Lastly, many pro-gun advocates like to refer to Jesus’ cleansing of the Temple (Mark 11:15-19) as a sign that Jesus resorts to violence/force as needed. Well, yes, Jesus did make a whip. And, yes, Jesus did drive out the animals. But, never is there any mention that Jesus used his whip on people. Most Bible versions either say He drove out all, or He drove out the animals. Either way, this is a weak argument to justify violence and force, since the Gospels are silent on the details of this event. And, more importantly, nobody was hurt or killed by His actions.

    I can go on and on about the New Testament’s support for Biblical pacifism. For instance never once did any disciple of Christ take up a sword to defend himself. This includes Stephen and Paul, who were both persecuted and confronted by angry mobs. The early church (pre-Constantinian) were also pacifists. Ever heard of the Roman catacombs? Evidence of a pacifist community.

    In conclusion, there is no evidence and no commands that Jesus gave His disciples a prescription for the use of force, weapons to be used against another human being. I can provide passage after passage that support the fact, the kingdom of God do not use the weapons of this world. And, in fact, there are literally dozens of Bible passages that support a pacifist, non-violent view.

    In the meantime… peace to all.

  • bobson

    Ray says:
    Dec 20, 2012 @ 12:30 at 12:30 PM
    The reason why disciples of Jesus should be leading this conversation is that we, of all people, are called to embody and witness to a sentiment that says “I may have the right to ____, but I give up that right for the good of my neighbor” (and collectively, many neighbors = “society”). This is the essence of the gospel, through and through, and it is what the world needs to see and hear. That’s what we are about to celebrate next Tuesday, right?

    Thanks Ray

  • Ray

    Thanks for the “RT”, Bobson.

    According to Scot, Atwood’s thesis is that “the way forward in gun violence and the way forward against the Gun Empire is to motivate and mobilize the church, the community of faith, to act on its faith.”

    In reading through the comments here, I noticed there is not much offering for what it looks like when the church “mobilizes.” In other words, what does all this discussion (including my original post above) look like practically? I would hope a forum like this could be a way for disciples to come together to vision on what it looks like to bring the gospel into this sorely needed issue. For the world needs to see “good news”, not caustic debate, in the aftermath of last week’s atrocity.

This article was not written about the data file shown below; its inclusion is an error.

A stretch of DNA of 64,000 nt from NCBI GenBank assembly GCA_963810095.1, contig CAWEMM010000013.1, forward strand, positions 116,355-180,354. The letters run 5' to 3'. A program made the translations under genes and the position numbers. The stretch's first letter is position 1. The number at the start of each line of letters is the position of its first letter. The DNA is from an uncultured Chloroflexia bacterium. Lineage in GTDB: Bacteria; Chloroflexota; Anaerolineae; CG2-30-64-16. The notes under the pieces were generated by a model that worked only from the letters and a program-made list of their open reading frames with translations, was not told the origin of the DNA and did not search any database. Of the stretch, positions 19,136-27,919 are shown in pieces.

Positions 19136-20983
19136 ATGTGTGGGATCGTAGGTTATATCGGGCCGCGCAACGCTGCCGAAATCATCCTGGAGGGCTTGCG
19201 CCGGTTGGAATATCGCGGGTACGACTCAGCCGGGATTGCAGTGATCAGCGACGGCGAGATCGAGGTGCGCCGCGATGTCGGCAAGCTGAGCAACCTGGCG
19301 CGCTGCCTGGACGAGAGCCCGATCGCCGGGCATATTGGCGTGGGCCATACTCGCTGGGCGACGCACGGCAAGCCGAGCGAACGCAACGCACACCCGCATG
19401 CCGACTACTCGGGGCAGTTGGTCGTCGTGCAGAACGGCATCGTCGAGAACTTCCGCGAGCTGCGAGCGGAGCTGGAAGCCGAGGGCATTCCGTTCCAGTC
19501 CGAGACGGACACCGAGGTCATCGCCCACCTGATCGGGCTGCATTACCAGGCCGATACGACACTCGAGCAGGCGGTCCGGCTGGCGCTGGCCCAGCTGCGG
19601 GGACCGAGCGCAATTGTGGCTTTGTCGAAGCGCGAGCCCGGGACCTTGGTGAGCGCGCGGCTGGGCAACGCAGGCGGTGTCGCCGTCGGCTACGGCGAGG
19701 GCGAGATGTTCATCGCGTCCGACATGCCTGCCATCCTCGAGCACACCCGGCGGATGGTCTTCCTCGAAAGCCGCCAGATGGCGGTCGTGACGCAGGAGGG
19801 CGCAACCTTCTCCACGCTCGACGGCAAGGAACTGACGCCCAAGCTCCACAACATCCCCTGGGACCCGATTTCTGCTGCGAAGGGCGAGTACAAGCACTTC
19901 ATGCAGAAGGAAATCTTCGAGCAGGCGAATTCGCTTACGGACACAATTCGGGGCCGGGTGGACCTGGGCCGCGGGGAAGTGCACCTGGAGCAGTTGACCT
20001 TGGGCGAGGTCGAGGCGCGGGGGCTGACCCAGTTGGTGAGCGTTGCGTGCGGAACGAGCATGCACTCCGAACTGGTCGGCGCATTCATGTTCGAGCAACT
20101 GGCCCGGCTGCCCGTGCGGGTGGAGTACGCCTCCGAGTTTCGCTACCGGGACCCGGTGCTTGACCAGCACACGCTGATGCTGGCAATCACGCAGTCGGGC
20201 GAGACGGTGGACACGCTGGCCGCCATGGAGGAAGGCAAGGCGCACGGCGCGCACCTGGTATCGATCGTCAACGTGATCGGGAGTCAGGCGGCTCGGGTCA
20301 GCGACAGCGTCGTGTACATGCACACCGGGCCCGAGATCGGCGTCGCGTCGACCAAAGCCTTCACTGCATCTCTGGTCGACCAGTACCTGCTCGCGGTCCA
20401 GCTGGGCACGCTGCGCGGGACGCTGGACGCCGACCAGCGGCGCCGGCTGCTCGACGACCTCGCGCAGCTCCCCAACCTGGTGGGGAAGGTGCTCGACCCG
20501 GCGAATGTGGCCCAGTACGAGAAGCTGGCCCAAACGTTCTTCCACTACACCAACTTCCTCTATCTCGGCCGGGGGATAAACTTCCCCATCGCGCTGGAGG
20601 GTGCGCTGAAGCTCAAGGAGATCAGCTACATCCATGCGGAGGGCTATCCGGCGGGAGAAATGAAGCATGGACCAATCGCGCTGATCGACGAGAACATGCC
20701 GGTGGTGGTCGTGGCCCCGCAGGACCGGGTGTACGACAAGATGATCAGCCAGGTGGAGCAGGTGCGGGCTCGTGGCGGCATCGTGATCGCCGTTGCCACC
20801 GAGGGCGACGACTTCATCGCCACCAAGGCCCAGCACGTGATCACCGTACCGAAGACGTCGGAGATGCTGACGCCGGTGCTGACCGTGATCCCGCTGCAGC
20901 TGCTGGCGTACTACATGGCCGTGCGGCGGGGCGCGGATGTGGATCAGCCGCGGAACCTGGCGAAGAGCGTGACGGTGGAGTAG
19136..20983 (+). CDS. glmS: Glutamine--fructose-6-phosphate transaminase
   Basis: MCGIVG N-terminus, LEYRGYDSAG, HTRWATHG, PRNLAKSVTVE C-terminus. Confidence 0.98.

My thoughts are that while it would be somewhat expected for pacifists to be speaking out & acting on this issue, the real power in this discussion lies in the hands of you all who are gun-rights proponents. But it is a power that is found in giving up power, paradoxically.

    I can’t help but imagine (with hope) what it would look like for a mass movement of disciples who are hunters, gun enthusiasts, etc. to march on Washington and – instead of demanding control of gun rights – to lay down your firearms at the seat of power and say “we know it is our right to have these, but we give up that right in the name of King Jesus, who asks us to love others before self, and in the name of justice for the innocent who have lost their lives.” Imagine the discussions (and the legislation) that could come from that. If you want a concrete example of what it looks like to mobilize and subvert the Empire of Violence and Power, there you go. Any takers?

  • Rob F.

    Kyle E and Ray,

    Well said. The Church mobilizing around proposals like these (that include gun control measure but are much more comprehensive) could have a powerful impact.

  • Greg D

    “Power is when we have every justification to kill, and we don’t”. (Oskar Schindler to Amon Goethe in Schindler’s List)

  • David

    Re Jesus asking his disciples to get some swords as an argument for guns: if I follow this instance then I should for consistency follow the full account – ie also be able to instantaneously and miraculously heal anybody I wound by using the gun. Unless I am confident of doing that (maybe with a track record of seeing people healed that I haven’t shot), maybe I should wait until I have that confidence.